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Buyers advised to wait until 2024 to buy a home - claim

In a statement likely to rile plenty of estate agents, a proptech firm is suggesting aspiring homebuyers should wait until 2024 before trying to get on the property ladder.

Proptech firm iPlace Global, which provides conveyancing and sales progression platforms through brands including Moveable, has warned that those currently renting may need to pause plans for a home purchase amid rising mortgage rates and high house prices.

An iPlace Global poll found 26% of landlords are also looking to sell their buy-to-let due to soaring costs, which could also push rents up for tenants and hit their buying power.


Simon Bath, chief executive of iPlace Global, said: “Landlords, homeowners and renters alike are struggling to keep up with the current volatility of the market, however It's clear that those stuck in generation rent and aspiring first-time buyers are the most affected by the current housing market conditions, especially as property and mortgage prices continue to soar and market uncertainty lingers.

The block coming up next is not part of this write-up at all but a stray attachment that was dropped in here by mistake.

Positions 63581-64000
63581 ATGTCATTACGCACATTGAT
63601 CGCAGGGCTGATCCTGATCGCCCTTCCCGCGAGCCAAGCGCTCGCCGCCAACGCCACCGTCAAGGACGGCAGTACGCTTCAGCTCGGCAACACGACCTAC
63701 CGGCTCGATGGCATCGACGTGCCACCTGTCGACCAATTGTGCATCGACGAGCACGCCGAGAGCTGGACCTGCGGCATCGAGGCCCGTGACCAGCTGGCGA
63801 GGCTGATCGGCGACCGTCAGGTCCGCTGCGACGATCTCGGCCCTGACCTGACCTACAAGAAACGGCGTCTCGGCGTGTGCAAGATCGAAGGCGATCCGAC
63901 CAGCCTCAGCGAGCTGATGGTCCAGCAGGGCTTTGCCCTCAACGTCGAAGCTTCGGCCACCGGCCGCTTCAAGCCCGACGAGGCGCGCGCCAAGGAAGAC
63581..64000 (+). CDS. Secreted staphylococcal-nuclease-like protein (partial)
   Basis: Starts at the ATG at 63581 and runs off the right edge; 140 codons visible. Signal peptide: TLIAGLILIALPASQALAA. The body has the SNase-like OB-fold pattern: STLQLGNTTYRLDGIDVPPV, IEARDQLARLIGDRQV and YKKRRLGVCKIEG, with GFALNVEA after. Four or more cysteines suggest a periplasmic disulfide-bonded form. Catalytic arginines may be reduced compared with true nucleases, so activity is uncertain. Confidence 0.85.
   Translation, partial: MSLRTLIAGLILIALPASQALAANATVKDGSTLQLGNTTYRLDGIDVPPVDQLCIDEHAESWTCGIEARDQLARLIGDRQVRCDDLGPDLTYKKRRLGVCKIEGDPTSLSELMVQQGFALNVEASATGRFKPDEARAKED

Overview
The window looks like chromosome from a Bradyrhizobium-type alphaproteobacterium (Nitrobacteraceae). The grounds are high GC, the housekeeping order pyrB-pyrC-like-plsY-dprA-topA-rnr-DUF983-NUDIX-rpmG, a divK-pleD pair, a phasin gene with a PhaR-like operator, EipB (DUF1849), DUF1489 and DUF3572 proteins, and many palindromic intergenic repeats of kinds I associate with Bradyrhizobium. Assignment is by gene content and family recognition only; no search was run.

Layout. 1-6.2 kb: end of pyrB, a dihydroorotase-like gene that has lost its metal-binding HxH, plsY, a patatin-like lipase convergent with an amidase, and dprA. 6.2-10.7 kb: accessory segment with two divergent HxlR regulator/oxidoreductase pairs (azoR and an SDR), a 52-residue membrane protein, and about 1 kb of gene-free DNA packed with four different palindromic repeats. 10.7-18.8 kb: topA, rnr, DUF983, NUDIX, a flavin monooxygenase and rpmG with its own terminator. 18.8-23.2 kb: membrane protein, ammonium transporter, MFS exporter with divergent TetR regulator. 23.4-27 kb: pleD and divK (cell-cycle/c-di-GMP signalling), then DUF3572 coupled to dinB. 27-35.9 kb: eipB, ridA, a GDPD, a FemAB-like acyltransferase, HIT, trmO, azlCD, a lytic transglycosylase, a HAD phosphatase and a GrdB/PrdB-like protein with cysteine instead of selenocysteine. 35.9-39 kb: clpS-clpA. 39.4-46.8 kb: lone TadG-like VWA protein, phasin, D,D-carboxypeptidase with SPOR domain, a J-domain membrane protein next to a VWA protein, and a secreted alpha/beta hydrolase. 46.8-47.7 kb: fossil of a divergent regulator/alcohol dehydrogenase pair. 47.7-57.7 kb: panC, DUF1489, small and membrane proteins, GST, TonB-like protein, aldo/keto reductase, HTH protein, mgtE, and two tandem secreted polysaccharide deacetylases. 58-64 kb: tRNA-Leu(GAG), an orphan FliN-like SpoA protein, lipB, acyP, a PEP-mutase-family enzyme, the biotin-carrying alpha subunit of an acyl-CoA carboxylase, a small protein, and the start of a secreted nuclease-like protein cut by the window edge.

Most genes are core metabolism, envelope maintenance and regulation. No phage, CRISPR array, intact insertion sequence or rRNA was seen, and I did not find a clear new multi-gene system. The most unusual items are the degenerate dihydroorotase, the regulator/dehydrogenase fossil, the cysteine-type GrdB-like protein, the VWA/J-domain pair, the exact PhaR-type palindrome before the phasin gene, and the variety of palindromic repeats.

“The general uncertainty around the state of the UK economy, particularly after  Liz Truss’ resignation, is significantly affecting the housing market. 

“Homeowners and landlords have had to make big, reactive decisions within extremely short periods of time and now the future of the market hinges on her successor. 

“My suggestion for all prospective buyers who are currently renting is that they calculate how much they are due to spend on rent in the interim, and judge how long they can realistically afford to save in anticipation of prices declining.”

He highlighted that the Centre for Economics and Business Research (CEBR) predicts that over the course of next year, house prices across the UK will fall by 8-10%, with expectations that the market could fully level out by 2024. 

Bath added: “In line with this, the CEBR has also predicted that mortgage rates could  even out by then, making it a more opportune time for first-time buyers to capitalise on the market – sparking hope that properties could become more affordable in the next few years.”


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